A couple will need $60,457 per annum to fund a comfortable lifestyle in retirement, assuming they own their own home and have no debt. A single person would need $44,011 per year.
These are the numbers the Association of Superannuation Funds of Australia (ASFA) released for the September 2017 quarter1 as part of its ongoing ASFA Retirement Standard benchmark monitoring. Refer to the ASFA Retirement Standard for information about the budget breakdowns that support these numbers.
In a media release2 dated 4 December 2017, ASFA indicated that a couple needs approximately $640,000 to fund a comfortable retirement, and $545,000 for a single person.
So how can the income required for a comfortable retirement be funded, and how much should be put aside each year prior to retirement to accumulate the funds required to fund a comfortable retirement? The following analysis is intended as a guide for financial services professionals to help their clients set attainable retirement goals.
Funding a comfortable retirement
ASFA calculates that $640,000 is sufficient to fund a comfortable retirement lifestyle. Their calculations assume a couple owns their own home and will receive Government age pension support when they retire.
Macquarie Technical Services has modelled the retirement income for a couple in this situation based on the current income tax and social security rates and thresholds. The latest rates and thresholds can be accessed in Macquarie Technical Services' Little Black Book.
It is assumed that $640,000 is held in a superannuation fund and used to commence an account-based pension. Note however that if the funds were held outside super in joint names, there wouldn't be any significant change in the outcome, as the couple are unlikely to pay any income tax on the portfolio returns, based on our return assumptions (see Appendix) and the current income tax law. Nor would their social security entitlements change. It is also assumed that the couple's home contents and car are valued at $25,000.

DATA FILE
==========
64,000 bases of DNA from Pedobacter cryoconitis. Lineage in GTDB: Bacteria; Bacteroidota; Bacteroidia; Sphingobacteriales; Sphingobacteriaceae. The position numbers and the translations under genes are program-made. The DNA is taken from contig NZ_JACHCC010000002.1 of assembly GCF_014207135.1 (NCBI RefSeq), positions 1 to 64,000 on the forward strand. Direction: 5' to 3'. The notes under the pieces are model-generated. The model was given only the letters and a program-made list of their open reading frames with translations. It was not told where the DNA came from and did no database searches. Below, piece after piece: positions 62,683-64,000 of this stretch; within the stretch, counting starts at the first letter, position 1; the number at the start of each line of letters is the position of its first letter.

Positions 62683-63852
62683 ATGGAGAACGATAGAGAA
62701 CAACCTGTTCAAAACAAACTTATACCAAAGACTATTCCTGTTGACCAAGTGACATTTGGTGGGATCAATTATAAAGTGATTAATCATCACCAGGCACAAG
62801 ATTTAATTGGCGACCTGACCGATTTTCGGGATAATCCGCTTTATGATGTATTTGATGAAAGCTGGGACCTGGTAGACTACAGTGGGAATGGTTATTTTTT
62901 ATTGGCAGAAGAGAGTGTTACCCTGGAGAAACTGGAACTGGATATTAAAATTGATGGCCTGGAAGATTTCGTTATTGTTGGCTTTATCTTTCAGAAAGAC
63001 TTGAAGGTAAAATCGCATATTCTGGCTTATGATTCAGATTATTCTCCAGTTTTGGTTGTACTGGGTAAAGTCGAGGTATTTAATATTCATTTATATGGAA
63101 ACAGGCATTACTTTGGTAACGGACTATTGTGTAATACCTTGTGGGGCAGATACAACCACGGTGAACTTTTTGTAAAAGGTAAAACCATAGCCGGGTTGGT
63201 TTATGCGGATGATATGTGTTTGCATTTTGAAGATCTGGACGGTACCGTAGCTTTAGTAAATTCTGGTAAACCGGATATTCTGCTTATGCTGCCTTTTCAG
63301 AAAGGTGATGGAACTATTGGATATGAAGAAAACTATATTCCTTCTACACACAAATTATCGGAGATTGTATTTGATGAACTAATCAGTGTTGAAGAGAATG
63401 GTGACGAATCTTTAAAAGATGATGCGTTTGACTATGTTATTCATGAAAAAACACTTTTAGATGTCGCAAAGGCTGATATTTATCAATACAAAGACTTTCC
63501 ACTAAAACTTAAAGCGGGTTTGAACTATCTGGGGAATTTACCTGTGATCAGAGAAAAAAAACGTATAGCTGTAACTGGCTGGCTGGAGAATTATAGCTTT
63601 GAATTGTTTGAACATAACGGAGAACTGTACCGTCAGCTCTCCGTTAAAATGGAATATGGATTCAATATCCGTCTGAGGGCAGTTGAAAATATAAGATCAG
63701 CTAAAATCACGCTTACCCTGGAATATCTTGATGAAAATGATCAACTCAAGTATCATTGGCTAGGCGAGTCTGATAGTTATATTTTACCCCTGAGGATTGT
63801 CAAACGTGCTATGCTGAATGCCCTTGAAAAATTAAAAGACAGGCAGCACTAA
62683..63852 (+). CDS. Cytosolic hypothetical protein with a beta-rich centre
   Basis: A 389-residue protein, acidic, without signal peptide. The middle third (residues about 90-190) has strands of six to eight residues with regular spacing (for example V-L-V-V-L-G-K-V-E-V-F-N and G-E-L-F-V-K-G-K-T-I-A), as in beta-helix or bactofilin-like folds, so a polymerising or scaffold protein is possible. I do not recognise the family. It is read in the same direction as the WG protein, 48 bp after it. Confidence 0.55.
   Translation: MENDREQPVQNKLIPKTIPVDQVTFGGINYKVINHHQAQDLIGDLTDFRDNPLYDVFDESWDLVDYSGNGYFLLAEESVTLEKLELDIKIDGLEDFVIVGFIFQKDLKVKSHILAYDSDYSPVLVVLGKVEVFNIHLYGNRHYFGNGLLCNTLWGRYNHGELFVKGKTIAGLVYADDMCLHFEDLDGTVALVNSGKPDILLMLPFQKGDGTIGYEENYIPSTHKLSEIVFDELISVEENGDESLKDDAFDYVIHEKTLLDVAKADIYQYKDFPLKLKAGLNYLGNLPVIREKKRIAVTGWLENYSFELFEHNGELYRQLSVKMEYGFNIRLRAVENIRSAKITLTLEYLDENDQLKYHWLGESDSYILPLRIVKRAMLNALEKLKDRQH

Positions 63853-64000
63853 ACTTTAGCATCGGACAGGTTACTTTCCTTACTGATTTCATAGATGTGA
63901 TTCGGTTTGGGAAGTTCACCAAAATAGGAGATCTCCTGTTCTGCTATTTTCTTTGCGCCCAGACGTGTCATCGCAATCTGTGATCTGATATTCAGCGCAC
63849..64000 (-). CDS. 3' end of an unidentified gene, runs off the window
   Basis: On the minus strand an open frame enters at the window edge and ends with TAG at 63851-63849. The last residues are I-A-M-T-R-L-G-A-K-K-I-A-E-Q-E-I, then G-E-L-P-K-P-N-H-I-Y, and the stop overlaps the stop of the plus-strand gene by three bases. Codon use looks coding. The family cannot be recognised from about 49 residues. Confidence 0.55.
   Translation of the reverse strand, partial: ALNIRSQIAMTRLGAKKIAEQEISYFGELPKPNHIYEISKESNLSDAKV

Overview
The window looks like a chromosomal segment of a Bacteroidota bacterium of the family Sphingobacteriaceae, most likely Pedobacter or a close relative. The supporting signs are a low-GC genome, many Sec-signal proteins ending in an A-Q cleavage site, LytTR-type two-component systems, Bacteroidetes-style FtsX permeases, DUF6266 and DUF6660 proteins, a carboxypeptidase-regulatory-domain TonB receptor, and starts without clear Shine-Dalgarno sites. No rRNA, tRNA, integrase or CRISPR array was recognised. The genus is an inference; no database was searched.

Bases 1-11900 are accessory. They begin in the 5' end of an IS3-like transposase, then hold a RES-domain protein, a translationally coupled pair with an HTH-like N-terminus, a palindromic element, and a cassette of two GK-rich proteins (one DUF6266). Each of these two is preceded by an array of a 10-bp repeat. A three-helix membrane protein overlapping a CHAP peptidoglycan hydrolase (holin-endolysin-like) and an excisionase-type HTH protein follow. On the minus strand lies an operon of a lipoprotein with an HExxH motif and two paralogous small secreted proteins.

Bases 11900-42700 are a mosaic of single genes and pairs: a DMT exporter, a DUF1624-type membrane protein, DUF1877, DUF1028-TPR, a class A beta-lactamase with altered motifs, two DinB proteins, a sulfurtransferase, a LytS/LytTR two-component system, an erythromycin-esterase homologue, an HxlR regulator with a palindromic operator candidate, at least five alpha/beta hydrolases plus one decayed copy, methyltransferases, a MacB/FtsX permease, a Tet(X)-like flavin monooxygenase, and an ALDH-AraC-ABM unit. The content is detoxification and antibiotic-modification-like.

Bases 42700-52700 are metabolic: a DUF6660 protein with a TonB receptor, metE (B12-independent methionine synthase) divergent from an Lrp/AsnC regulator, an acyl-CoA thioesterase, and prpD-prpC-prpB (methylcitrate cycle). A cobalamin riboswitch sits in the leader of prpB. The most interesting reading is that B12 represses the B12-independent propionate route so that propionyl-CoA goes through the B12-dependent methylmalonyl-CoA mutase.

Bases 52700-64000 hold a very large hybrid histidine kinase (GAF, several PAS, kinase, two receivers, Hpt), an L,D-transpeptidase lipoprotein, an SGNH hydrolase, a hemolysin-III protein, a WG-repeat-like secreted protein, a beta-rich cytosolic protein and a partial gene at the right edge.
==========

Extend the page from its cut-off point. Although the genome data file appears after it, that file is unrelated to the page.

Chart 1 below shows the projected position of this couple from age 67 to age 106. The couple draw only what they need from their superannuation account-based pension to top up to their age pension income to the required level of total income for a comfortable retirement. The level of income needed, based on ASFA's model, decreases from approximately $60,000 per year prior to age 85, to approximately $55,000 per year - this reflects a relatively less active lifestyle as age increases.
Although their age pension entitlement is just $12,000 (approx.) per annum in the first year, that entitlement grows over time as their assets reduce - the couple become entitled to the full age pension from age 91.
This outcome is sensitive to the earnings rate assumption (6.7 per cent per annum). ASFA's assumption of 7.0 per cent per annum increases the age to which the income level can be maintained by a year, to age 100.
Other sensitive assumptions include the amount of non-financial assets ($25,000) and financial assets, for example cash holdings ($nil). These assumptions may affect the couple's age pension entitlement, hence the amount of pension payments that need to be drawn from the account-based pension. But note that financial assets may have a net positive impact due to the additional income produced.
Our modelling supports ASFA's proposition that approximately $640,000 is an appropriate level of funds for a couple to target for a comfortable retirement, if we accept that approximately $60,000 per annum is needed to achieve that.
Saving for a comfortable retirement
Taking ASFA's numbers ($640,000 for a couple, $545,000 for singles) as appropriate funding targets, then a natural subsequent question is: